Moab Happenings Archive
Return to home

NATURE HAPPENINGS December 2012

Moab’s Christmas Bird Count
by Damian Fagan

Damian Fagan's blog

This year represents the 113th annual Christmas Bird Count (CBC), one of the longest running citizen science projects in the United States. The counted started as a non-consumptive alternative to a traditional Christmas Day activity where participants blasted away at birds and mammals in a terrible waste of wildlife. Frank Chapman, then the editor of Bird-Lore magazine, proposed a different type of Christmas Day outing that focused on counting live birds. The CBC was born.

For the 112th count last year, 37 participants counted 73 species in Moab. The 15-mile diameter count circle extended from the Colorado River through Spanish Valley and east into Castle Valley. Teams were assigned to cover sections of the circle to avoid double counting. Of course, birds tend to move and large flocks or particularly unusual species were recorded as to time and location, especially if they were moving across the valley. Later on the teams could determine if they observed the same groups or not.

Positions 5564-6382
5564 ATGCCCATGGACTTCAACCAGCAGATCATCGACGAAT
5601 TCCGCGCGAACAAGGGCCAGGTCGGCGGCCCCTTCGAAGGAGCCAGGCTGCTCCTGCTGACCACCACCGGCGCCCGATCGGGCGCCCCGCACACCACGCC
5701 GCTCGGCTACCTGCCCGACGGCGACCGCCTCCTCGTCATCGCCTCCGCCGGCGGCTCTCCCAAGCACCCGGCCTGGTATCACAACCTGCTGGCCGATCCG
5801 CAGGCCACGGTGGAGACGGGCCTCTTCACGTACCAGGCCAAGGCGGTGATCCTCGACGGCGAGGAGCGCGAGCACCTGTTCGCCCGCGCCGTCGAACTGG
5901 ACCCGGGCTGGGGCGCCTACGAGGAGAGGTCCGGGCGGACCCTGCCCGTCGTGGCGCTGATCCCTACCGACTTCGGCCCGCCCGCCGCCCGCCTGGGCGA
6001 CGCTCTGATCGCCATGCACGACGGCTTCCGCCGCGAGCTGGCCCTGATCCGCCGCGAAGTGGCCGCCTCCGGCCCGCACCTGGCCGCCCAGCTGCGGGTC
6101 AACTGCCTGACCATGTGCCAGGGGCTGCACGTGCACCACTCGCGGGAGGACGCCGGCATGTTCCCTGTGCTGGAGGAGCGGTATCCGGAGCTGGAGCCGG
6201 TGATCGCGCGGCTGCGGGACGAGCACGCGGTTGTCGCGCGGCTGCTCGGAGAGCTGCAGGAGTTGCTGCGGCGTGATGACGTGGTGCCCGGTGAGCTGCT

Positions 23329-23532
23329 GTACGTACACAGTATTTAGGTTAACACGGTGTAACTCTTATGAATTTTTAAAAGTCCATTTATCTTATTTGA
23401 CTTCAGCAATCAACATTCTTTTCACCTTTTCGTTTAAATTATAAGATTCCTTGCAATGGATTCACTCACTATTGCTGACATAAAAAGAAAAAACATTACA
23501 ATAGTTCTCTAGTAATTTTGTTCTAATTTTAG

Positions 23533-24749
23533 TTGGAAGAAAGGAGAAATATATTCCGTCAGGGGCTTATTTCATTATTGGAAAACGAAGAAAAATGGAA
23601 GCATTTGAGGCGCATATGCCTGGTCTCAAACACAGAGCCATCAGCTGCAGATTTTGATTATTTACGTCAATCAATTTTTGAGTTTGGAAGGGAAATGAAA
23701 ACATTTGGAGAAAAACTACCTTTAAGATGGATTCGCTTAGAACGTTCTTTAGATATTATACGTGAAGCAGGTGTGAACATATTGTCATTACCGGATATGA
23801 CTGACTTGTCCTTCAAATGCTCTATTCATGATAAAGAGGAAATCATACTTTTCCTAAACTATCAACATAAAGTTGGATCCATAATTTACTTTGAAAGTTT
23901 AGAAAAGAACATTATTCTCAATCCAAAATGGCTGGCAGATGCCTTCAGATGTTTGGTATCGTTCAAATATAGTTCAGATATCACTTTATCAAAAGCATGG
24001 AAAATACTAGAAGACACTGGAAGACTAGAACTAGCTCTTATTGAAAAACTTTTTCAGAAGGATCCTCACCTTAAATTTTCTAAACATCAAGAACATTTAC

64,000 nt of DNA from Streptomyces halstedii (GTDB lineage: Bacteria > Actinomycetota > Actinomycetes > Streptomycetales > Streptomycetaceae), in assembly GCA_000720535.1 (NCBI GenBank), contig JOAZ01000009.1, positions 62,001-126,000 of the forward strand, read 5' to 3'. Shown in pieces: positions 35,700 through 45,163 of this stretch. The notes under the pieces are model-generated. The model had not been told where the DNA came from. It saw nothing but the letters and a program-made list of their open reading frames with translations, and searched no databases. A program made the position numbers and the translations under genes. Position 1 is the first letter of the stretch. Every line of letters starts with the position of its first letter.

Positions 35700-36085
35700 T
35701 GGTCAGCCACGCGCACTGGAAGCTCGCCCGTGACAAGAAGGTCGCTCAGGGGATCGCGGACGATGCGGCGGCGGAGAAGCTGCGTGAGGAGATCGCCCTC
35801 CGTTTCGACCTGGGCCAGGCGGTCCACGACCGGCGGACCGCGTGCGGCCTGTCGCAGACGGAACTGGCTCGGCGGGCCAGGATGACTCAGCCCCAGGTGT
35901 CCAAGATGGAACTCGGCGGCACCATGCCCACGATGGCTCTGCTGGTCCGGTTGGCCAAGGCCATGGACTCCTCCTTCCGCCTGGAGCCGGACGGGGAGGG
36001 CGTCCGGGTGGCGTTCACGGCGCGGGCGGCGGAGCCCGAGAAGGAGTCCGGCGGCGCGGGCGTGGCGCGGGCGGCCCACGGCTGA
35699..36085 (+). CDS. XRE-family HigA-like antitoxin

photo of a white crowned sparrowWorldwide for the 112th CBC, there were 2215 counts: 1714 in the United States, 394 in Canada and 107 in Latin America and the Caribbean. Nearly 65 million birds were recorded totaling 646 species; quite a difference between the 20 species observed on the first count in 1900.